The Daily Illini

Editorial: The five people you meet in a group project

Billy Galant

Billy Galant

One of the most dreaded parts of a student’s college career is the group project. Not only are these projects worth a large part of your grade, but students also must rely on others to get the job done — which usually doesn’t end well.    

Here are the most common group members that you’ll deal with.


The Micromanager:

Ah yes, the micromanager. The micromanager is perhaps the most infuriating of all members. This person insists on correcting everything you do, but makes no effort to do any of the work themselves.

He or she is known for: conducting the meeting, deciding (alone, of course) what the topic of the project will be and how it will be done, delegating tasks and being all-around annoying.

If they supposedly have so much knowledge and so many ideas for the project, why do they insist on making everyone else do all the work? And then once you do your part, begrudgingly, the micromanager swoops in and makes several unneeded changes. The worst.

Maybe they should have just done it themselves then. Come on micromanager, do some real work next time.


Mr./Ms. Personality:

You worked so hard on this project. You were the one who discovered that interesting fact about peanuts and you found a way to use a meme from “The Office.”

You’re on your A-game. The professor is about to call your group up and you’re going to crush it.

But wait, look who it is: the person who barely did anything.

Why are they saying we’re ready to present? OK, this is fine. You’ll just rebound and rock it … wait, why is that person talking the entire time? Let us talk! That person barely did their work and now they’re taking credit!

No! That’s not how the meme was supposed to be used!

Great, you barely get to talk and now that person is being lauded by the professor. You’re so mad. Why did you work so hard if Mr./Ms. Personality decided to swoop in and take all the credit?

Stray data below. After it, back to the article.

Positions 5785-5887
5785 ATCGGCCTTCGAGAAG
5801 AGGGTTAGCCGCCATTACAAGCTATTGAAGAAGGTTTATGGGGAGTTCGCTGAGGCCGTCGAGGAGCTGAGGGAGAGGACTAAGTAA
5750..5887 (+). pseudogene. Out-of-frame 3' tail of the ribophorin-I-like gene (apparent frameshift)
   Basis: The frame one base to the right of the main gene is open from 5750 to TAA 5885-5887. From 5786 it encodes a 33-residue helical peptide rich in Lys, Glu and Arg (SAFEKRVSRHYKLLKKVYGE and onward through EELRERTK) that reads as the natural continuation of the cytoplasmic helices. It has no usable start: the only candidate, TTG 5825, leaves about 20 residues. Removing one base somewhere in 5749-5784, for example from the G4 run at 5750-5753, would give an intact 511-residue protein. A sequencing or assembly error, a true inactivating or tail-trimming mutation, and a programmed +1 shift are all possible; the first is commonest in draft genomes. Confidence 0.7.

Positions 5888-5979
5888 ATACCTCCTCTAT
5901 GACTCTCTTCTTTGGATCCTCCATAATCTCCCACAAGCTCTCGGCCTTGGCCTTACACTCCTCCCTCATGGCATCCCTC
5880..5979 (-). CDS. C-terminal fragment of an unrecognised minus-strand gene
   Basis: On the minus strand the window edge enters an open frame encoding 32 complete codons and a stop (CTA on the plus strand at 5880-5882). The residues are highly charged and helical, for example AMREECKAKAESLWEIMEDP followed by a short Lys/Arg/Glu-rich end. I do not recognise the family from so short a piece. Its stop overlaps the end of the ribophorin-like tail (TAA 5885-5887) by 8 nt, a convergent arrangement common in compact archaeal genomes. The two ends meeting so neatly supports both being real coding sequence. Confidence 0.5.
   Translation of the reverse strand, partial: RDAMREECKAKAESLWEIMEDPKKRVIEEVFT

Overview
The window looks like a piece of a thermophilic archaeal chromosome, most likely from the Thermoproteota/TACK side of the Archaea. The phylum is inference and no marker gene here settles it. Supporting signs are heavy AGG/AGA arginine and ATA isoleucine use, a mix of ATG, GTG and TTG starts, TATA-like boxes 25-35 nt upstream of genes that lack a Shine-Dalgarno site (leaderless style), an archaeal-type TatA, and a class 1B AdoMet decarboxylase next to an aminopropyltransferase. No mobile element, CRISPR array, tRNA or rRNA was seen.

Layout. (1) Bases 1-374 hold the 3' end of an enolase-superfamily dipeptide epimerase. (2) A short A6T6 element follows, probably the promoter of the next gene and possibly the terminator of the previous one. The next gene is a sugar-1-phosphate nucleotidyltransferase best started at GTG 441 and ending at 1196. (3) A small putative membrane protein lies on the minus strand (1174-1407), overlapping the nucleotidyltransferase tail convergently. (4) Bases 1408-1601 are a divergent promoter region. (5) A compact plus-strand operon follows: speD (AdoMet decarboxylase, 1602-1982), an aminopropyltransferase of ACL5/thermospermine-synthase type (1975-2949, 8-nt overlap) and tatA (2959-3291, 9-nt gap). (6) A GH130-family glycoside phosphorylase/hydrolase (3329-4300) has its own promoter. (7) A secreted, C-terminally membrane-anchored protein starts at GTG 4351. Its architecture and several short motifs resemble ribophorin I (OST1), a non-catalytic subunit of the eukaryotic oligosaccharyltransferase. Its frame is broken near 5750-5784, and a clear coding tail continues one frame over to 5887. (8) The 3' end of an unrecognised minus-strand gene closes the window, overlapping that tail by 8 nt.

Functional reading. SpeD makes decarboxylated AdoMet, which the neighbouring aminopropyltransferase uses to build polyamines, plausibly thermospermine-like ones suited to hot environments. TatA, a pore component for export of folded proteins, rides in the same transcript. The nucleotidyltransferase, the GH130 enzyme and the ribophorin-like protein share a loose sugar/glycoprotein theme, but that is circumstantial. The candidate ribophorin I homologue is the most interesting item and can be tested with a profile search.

Thanks, glory hog.


The Ghost:

Everyone knows this group member, even though they never seem to come to class. The ghost is the one who never responds in the Groupme, rarely comes to class and will probably show up to the group presentation with no clue what’s going on.

Unfortunately, the best way to handle this is to assume that they’ll never be there. Don’t count on them to do major parts of the project or presentation. Once the ghosting begins, make sure to let your professor know that something is up so the ghost doesn’t get all the credit for the rest of the group’s work, because that’s truly spooky.


The Flake:

At the first meeting, they have it all together. They come up with ideas and volunteer to create PowerPoint slides. But as the team progresses, they show up later and later to meetings until they finally don’t show up at all.

There is always a reason for their absence: Their phone AND computer broke and they didn’t see your emails. How about that very odd and conveniently-timed bout of food poisoning the night before the project was due?

At first, you think, “Wow, they can’t catch a break.” But when you see Facebook pictures of them doing a keg stand at Mizzou when they claimed they had a “family emergency,” you finally know who you are dealing with.


Mr./Ms. Good Intentions:

The saddest of all potential group members. Mr./Ms. Good Intentions really does want to help. Unfortunately for this person, and by default you, they just don’t seem to know what they’re talking about. Perhaps they are confused by the assignment, or maybe they just truly don’t understand anything that is going on in the class.

They know how annoying it is when group members do nothing to help (cough cough, everyone else mentioned) but it’s probably best if they just leave it to the members who actually know what they’re talking about. It’s really too bad because they have such good intentions.

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